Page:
Until 1885 Thomas was in partnership with Samuel Mobberley as a firebrick manufacturer and colliery proprietor at Blower’s Green, Dudley, The Lye and Cradley. Following the dissolution of this partnership Thomas continued in business on his own account at Blower’s Green and later became a partner of E. Bowen, before, in 1889, the concern was sold to Bowen’s Stourbridge Firebrick and Colliery Union (Limited) although Thomas remained associated with the new company. By 1891 the Clulees were living in Dudley with their five-year old daughter and at this time Thomas was still in business as a firebrick manufacturer, however, he seems to have wound this business up in the following year.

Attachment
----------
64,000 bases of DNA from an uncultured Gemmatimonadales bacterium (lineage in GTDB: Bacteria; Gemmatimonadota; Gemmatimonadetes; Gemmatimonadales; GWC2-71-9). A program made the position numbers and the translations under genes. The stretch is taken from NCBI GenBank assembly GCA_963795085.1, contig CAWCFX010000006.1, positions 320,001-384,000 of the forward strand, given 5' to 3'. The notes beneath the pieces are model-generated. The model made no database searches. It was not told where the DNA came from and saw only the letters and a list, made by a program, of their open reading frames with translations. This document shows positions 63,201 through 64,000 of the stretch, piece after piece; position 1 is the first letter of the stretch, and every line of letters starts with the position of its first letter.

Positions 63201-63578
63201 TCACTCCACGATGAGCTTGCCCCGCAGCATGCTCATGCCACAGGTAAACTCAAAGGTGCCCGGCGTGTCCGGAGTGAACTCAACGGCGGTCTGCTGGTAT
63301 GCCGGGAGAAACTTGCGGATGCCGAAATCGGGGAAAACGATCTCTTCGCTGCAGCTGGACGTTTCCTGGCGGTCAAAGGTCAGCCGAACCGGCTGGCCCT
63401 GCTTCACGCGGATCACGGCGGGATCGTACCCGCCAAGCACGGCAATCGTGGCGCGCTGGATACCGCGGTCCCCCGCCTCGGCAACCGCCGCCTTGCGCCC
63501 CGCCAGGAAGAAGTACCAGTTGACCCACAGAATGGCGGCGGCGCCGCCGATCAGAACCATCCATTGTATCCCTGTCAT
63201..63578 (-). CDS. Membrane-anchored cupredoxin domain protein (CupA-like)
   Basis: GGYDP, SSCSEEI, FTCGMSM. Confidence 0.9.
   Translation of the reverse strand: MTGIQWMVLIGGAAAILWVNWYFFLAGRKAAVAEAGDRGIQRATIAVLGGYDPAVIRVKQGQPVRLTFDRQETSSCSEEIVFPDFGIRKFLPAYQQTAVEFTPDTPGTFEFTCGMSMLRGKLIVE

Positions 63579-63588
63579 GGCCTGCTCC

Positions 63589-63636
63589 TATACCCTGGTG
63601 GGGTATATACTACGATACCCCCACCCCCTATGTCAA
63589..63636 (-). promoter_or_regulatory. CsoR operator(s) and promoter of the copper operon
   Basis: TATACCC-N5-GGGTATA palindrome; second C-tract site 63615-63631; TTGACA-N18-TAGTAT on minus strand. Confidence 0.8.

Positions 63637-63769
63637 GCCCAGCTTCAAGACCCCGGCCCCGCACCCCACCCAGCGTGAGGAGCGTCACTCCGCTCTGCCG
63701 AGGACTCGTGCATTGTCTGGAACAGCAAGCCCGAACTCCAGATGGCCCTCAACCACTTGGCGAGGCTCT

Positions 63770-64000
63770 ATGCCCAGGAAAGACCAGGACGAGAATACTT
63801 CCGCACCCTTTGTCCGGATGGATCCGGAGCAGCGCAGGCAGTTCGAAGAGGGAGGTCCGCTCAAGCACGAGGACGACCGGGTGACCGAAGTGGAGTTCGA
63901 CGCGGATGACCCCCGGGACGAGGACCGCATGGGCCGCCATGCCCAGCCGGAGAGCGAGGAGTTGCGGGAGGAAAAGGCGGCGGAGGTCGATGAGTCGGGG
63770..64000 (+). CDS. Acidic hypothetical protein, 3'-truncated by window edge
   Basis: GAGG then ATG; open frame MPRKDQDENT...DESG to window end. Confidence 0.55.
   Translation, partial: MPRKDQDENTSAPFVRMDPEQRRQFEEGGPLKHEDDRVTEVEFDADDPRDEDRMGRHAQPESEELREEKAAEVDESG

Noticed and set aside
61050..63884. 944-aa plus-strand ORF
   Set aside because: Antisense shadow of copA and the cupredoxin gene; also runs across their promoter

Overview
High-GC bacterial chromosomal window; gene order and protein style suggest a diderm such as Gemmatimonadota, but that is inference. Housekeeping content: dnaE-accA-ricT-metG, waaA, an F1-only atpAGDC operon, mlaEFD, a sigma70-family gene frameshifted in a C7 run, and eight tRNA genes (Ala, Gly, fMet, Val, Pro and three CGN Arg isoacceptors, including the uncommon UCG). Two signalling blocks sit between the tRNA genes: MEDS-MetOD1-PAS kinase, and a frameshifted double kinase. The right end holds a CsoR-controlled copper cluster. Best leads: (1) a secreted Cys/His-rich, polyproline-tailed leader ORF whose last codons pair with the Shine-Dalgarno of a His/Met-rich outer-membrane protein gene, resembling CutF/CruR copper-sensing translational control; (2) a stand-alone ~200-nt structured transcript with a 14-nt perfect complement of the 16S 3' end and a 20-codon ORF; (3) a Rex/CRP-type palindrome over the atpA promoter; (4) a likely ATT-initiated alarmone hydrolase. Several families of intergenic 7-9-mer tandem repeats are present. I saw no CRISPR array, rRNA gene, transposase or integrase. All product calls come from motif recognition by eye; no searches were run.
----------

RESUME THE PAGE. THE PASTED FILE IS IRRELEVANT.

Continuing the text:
At around this time Thomas Clulee’s family moved to Brierley Hill where he soon became involved in community life. He served on the local council for 12 years and was twice its chairman and he also served on the Stourbridge Board of Guardians, which oversaw the activities of the workhouse. He was, however, best known for his work with the Brierley Hill volunteer fire brigade. From 1897 he served as the brigade’s chief officer and was also the chairman of the Midland district of the National Fire Brigades’ Union. Thomas’s wife Mary Anne died in 1900 and in the following year he was living with his 15-year old daughter in Brierley Hill and was in business as a coal merchant.